A recent trip to the Middle East to meet refugees and survivors of Islamic State violence left the U.N. envoy on sexual violence in conflict in tears.
Zainab Hawa Bangura said the ordeals of women and girls, particularly those of the Yazidi religious minority, were heartbreaking.
“I think one of the first things I recognized and realized during my trip is that this is a war that is being fought on the backs of women and girls,” she told VOA in an interview.
She was told of women and girls who committed suicide by hanging themselves with their headscarves, rather than allowing their abusers to continue raping them. Others slit their wrists, another group swallowed poison.
She said the terror group, also known as ISIS, has subjected women and girls to sexual violence, sexual slavery, forced marriage and other abuses. “ISIS has institutionalized the issue of sexual violence and the brutalization of women,” Bangura said. “They have actually made it a key strategic objective of their campaign. It has become part of the political economy of the war.”
Bangura, the daughter of a Muslim Imam from Sierra Leone, said what the Islamic States preaches is not Islam, “It is not about building Islam. How can you build on the destruction of other people?”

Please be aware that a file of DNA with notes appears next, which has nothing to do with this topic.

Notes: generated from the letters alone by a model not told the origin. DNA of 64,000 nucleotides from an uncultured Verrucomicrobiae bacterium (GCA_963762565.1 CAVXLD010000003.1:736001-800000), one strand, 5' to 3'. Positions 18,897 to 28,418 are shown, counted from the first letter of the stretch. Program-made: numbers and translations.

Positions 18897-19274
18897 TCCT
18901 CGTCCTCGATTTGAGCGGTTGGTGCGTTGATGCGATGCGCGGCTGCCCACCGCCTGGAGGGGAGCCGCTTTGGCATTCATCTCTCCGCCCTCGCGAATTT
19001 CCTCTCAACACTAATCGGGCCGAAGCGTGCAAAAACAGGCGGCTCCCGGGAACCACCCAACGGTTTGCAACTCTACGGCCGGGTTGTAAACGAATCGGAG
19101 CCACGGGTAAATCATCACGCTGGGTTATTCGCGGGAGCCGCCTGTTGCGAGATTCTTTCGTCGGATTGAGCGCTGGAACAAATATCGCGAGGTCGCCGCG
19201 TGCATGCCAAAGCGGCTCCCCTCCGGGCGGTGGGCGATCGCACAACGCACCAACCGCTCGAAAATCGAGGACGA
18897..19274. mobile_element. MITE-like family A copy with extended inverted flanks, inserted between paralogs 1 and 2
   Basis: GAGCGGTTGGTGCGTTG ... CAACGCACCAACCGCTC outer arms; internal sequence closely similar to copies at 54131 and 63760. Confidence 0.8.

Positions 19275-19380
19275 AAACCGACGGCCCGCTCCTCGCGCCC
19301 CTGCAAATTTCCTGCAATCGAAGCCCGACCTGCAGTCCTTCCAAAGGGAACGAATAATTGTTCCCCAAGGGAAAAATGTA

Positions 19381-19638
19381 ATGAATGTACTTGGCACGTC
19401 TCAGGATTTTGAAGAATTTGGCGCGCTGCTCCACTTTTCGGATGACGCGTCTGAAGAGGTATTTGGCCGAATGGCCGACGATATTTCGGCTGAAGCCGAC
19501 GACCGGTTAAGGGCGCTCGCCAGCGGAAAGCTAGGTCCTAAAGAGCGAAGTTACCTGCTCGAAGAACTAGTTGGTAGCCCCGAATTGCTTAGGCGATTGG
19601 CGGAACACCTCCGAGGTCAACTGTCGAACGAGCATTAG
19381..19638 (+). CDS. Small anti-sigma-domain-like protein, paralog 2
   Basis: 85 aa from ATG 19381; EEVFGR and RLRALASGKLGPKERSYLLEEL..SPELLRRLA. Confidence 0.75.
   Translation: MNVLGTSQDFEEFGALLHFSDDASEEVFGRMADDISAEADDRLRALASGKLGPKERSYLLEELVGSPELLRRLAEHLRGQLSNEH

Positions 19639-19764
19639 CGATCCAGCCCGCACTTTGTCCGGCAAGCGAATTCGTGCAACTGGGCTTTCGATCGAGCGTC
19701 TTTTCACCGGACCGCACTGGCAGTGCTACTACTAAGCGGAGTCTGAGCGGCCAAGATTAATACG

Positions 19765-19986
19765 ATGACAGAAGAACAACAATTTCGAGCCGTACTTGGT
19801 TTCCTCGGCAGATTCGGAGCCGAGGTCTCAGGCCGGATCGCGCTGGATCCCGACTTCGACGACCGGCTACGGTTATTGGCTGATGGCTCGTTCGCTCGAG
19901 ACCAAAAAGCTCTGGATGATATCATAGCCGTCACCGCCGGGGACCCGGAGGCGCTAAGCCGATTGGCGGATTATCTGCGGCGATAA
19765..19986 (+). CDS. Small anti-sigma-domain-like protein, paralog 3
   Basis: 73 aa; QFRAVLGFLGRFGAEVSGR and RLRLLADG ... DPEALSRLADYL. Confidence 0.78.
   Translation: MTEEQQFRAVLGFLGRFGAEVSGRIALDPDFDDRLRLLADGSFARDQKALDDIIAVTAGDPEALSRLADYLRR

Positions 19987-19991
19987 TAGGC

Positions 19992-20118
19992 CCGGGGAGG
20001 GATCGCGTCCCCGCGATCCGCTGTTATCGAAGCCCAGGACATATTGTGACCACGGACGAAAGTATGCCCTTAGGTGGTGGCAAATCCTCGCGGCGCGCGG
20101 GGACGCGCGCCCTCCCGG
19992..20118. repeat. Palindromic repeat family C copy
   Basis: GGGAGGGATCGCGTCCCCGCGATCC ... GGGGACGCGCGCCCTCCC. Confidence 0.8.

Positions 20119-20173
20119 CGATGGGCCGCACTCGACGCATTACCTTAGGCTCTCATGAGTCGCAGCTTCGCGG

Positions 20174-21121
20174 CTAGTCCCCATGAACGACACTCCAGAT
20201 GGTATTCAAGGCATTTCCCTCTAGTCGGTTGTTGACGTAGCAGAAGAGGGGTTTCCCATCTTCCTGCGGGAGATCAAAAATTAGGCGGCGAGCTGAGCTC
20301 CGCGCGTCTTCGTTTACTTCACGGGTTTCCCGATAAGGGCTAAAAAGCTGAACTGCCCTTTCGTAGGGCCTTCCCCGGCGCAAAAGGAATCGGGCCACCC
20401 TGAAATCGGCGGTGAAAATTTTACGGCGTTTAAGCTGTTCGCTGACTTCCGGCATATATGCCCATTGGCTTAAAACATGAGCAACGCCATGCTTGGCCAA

In Iraq and Syria fighters from the self-proclaimed Islamic State are selling captured women in open markets. Bangura said they have even established offices for the sale of women, especially Yazidi women, where females are subjected to inspections to determine whether they are virgins before they are sold.
But she said abuse of women and girls is not confined to Islamic state militants. “Almost all of the extremist Islamist groups have committed sexual violence,” she said, as well as the military and intelligence units of the Syrian government of Bashar al-Assad.
She had an opportunity to visit a Syrian prison which she said resembled a “dungeon,” three stories below ground with no windows. She worried because the guards were male and the prisoners female – making them vulnerable to abuse at the hands of their guards.
Another issue Bangura highlights is the trafficking of refugees in Jordan, Lebanon and Turkey. Eighty percent of that population is women and children. Many are unprotected by male relatives because they have died or gone to fight. Most of the women have never worked outside their homes.
“The global criminal syndicates are actually descending on these countries,” she said, seeking to traffick women and children. She commended the host country governments for working hard to stop these gangs.
She said the Islamic State and other abusers will ultimately face justice, “If I have to fight for it with my last breath, I will.”